A random, eclectic mix of thoughts, feelings, observations, and experiences – LIFE

If you’re an easily offended Christian, you may not want to read this. You still can. And should. And you could even comment if you like. 

I find this hilarious every time I come across it and read it. Decided to share it today.

Ever get tired of people throwing Bible verses at you, and using religion as an excuse for condemning homosexuality? Well, this is something I came across many years ago, and I still laugh every time I read it.

On her radio show, Dr Laura Schlesinger said that, as an observant Orthodox Jew, homosexuality is an abomination according to Leviticus 18:22, and cannot be condoned under any circumstance. The following response is an open letter to Dr. Laura, penned by a US resident, which was posted on the Internet. It’s funny, as well as informative:

=============

Dear Dr. Laura:

Thank you for doing so much to educate people regarding God’s Law. I have learned a great deal from your show, and try to share that knowledge with as many people as I can. When someone tries to defend the homosexual lifestyle, for example, I simply remind them that Leviticus 18:22 clearly states it to be an abomination… End of debate.

I do need some advice from you, however, regarding some other elements of God’s Laws and how to follow them.

1. Leviticus 25:44 states that I may possess slaves, both male and female, provided they are purchased from neighboring nations. A friend of mine claims that this applies to Mexicans, but not Canadians. Can you clarify? Why can’t I own Canadians?

2. I would like to sell my daughter into slavery, as sanctioned in Exodus 21:7. In this day and age, what do you think would be a fair price for her?

3. I know that I am allowed no contact with a woman while she is in her period of menstrual uncleanliness – Lev.15: 19-24. The problem is how do I tell? I have tried asking, but most women take offense.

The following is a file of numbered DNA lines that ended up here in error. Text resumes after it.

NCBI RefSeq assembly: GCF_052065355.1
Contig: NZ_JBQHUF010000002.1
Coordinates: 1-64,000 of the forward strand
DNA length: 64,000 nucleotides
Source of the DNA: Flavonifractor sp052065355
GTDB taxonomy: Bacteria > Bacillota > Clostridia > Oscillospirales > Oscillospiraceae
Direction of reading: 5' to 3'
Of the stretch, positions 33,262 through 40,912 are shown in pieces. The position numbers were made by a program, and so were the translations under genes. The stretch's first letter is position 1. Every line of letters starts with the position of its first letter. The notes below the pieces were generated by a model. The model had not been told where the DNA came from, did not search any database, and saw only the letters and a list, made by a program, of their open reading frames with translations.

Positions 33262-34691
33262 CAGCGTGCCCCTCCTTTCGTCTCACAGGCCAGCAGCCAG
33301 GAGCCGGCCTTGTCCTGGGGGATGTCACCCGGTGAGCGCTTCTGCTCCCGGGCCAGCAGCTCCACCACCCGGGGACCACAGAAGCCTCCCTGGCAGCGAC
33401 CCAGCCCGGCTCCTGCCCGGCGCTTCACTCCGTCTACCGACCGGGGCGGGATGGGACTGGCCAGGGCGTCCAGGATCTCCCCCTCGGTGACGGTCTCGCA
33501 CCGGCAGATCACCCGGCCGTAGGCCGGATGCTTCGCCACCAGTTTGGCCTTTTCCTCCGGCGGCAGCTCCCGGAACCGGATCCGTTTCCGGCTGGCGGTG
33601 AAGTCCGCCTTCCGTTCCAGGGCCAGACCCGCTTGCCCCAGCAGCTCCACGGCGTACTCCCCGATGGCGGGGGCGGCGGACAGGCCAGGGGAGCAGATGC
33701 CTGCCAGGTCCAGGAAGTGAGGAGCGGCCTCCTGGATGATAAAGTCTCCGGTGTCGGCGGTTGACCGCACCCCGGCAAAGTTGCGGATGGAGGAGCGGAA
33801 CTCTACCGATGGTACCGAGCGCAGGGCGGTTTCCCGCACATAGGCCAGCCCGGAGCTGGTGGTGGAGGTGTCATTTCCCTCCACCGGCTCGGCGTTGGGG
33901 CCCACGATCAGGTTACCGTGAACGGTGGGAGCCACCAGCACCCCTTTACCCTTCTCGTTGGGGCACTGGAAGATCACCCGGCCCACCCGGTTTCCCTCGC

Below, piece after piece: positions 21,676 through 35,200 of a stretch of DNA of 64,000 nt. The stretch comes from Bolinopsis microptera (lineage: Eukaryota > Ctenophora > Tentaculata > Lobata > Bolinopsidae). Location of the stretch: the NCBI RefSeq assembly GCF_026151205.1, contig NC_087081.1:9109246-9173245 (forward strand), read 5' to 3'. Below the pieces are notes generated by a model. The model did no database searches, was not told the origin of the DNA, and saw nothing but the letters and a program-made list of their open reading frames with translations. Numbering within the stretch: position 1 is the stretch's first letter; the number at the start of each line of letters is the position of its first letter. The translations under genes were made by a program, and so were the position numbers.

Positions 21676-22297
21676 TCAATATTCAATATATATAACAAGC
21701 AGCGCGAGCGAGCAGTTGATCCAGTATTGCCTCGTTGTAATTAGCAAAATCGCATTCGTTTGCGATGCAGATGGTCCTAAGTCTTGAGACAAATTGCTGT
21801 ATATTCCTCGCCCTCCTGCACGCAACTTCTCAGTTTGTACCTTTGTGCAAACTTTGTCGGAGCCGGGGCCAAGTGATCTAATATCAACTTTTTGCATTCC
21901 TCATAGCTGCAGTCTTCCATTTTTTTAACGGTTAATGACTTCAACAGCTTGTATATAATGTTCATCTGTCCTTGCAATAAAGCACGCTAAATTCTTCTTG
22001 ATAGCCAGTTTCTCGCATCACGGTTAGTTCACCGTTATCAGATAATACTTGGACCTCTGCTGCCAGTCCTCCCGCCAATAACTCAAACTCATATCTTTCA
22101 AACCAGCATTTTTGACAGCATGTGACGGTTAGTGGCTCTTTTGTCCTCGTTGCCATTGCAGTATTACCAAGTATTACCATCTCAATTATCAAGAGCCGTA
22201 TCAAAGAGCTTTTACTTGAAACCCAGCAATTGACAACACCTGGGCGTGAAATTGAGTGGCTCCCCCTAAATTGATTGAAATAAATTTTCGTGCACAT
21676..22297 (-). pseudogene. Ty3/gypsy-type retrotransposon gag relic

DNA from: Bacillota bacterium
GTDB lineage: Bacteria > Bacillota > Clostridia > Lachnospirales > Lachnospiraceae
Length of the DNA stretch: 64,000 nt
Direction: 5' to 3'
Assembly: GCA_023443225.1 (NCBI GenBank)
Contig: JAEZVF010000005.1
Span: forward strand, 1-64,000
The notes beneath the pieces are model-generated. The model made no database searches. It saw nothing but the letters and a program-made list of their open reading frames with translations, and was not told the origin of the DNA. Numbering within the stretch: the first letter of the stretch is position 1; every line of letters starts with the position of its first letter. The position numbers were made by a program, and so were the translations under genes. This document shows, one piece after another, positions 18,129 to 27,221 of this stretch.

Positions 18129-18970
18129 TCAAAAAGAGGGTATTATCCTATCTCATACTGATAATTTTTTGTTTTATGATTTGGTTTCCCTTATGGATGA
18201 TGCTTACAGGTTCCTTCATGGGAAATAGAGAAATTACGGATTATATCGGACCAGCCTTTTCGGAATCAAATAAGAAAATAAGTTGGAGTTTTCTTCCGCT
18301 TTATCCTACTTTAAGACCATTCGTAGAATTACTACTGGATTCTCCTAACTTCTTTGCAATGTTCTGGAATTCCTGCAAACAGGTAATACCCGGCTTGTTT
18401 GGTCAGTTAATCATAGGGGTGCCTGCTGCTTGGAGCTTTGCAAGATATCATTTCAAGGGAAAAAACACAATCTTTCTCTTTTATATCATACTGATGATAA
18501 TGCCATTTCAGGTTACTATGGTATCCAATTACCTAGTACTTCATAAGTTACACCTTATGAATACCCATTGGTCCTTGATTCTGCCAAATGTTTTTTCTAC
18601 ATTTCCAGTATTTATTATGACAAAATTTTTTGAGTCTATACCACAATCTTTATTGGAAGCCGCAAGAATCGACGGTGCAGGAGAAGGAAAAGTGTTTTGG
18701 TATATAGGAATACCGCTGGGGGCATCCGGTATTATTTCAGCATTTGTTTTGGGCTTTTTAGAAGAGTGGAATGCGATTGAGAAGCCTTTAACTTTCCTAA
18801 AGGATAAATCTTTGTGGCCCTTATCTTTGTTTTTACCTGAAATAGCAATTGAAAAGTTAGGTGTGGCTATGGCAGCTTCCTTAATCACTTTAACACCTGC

4. When I burn a bull on the altar as a sacrifice, I know it creates a pleasing odor for the Lord – Lev.1:9. The problem is, my neighbors. They claim the odor is not pleasing to them. Should I smite them?

5. I have a neighbor who insists on working on the Sabbath.Exodus 35:2. clearly states he should be put to death. Am I morally obligated to kill him myself, or should I ask the police to do it?

6. A friend of mine feels that even though eating shellfish is an abomination – Lev. 11:10, it is a lesser abomination than homosexuality. I don’t agree. Can you settle this? Are there ‘degrees’ of abomination?

7. Lev. 21:20 states that I may not approach the altar of God if I have a defect in my sight. I have to admit that I wear reading glasses. Does my vision have to be 20/20, or is there some wiggle- room here?

8. Most of my male friends get their hair trimmed, including the hair around their temples, even though this is expressly forbidden by Lev. 19:27. How should they die?

9. I know from Lev. 11:6-8 that touching the skin of a dead pig makes me unclean, but may I still play football if I wear gloves?

10. My uncle has a farm. He violates Lev.19:19 by planting two different crops in the same field, as does his wife by wearing garments made of two different kinds of thread (cotton/polyester blend). He also tends to curse and blaspheme a lot. Is it really necessary that we go to all the trouble of getting the whole town together to stone them? Lev.24:10-16. Couldn’t we just burn them to death at a private family affair, like we do with people who sleep with their in-laws? (Lev. 20:14)

I know you have studied these things extensively and thus enjoy considerable expertise in such matters, so I am confident you can help. Thank you again for reminding us that God’s word is eternal and unchanging.

Your adoring fan.

James M. Kauffman, Ed.D. Professor Emeritus Dept. of Curriculum, Instruction, and Special Education University of Virginia

Source: http://www.ghanaweb.com/GhanaHomePage/NewsArchive/artikel.php?ID=217897